The deer are just now finding out they will soon die of loneliness and starvation, and can only wish that they could have even a glimpse of Apple’s long-passed headlights.

    Okay, the euphemisms are making even ME a bit nauseous. I’ll stop if you will.

  3. I still maintain that we’re all thinking to much about the phone part of iPhone. I think the thing that is quietly getting an indelible grip on the consumer is the idea of a true hand held a computer – A portable computer that can take over all but the most demanding portable computer tasks (not a PDA, a very personal computer) – A MacBook Air, but in the hand instead of in your lap. I would in fact argue that we essentially have that already with the iPod Touch. I realize that, as it stands there’s a huge performance difference between the Touch and a MacBook Air, but just think for a moment about what you actually do with a MacBook Air… For less than a tenth of the cost you can get the same job done with an iPod Touch. I think the whole business of competing with existing “smartphone” technology is a waste of air, the real question is, would I rather buy a Dell notebook or a 32GB iPod Touch – I know what my answer is.

  4. @Mac,
    the slide in Apple’s stock is not Apple’s fault. High US gas prices (triggered by the ridiculous rise in oil prices), the US mortgage crisis, and the banking crisis are killing the stock market in general. Apple is actually doing quite OK considering the circumstances.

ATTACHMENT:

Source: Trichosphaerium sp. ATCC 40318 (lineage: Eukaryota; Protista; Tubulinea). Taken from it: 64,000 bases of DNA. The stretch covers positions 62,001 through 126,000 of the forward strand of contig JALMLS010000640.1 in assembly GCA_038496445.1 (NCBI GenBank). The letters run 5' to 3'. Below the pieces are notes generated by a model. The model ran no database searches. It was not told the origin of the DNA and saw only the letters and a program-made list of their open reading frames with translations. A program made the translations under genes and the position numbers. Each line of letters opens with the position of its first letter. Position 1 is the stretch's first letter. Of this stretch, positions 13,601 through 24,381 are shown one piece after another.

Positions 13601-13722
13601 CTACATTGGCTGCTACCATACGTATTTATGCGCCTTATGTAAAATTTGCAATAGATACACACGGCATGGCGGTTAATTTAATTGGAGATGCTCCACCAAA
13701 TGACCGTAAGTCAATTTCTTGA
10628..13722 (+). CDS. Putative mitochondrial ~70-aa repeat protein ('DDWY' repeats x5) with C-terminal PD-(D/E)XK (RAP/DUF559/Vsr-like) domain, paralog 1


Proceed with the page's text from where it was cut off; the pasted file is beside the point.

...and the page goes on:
By the end of the year the stock will probably be where it’s supposed to be.

  5. RIM will not decline due to iPhone. Blackberry, and Blackberry Enterprise Server, are firmly entrenched in the corporate psyche and it will take more than iPhone 3G to unseat.

    Not saying that RIM won’t feel some pain. Just don’t expect them to roll over and show their throat. They have major corporate buy-in. And, unlike Microsoft, they have a good product. ” width=”19″ height=”19″ alt=”wink” style=”border:0;” />

  6. Mac, “disappointment in the stock”?

    Are you kidding me? Are you paying attention to the rest of the economy. You should be thrilled you have aapl stock at least you haven’t lost your a$$ yet and the company has plenty of cash to weather any economic recession or slow down.

    You need to sell your stock if you don’t understand it and go to Vegas, you’ll be much happier.

  7. In perspective, Windows didn’t take as much of the Mac’s early market share as it rather expanded the market making the Mac’s share dwindle by comparison.
    Business appears to want and need an e-mail device that makes phone calls. Blackberry has that covered. The iPhone won’t take as much away from that niche as it will expand the market leaving Blackberry’s portion decreasing as the pie gets larger.
    What do you think?

  8. The Deer doesn’t sweat because it doesn’t have the ability to understand what is about to happen…

    iPod killers unite…form of—a dead skunk in the middle of the road.

    MDN Magic Word…”nature”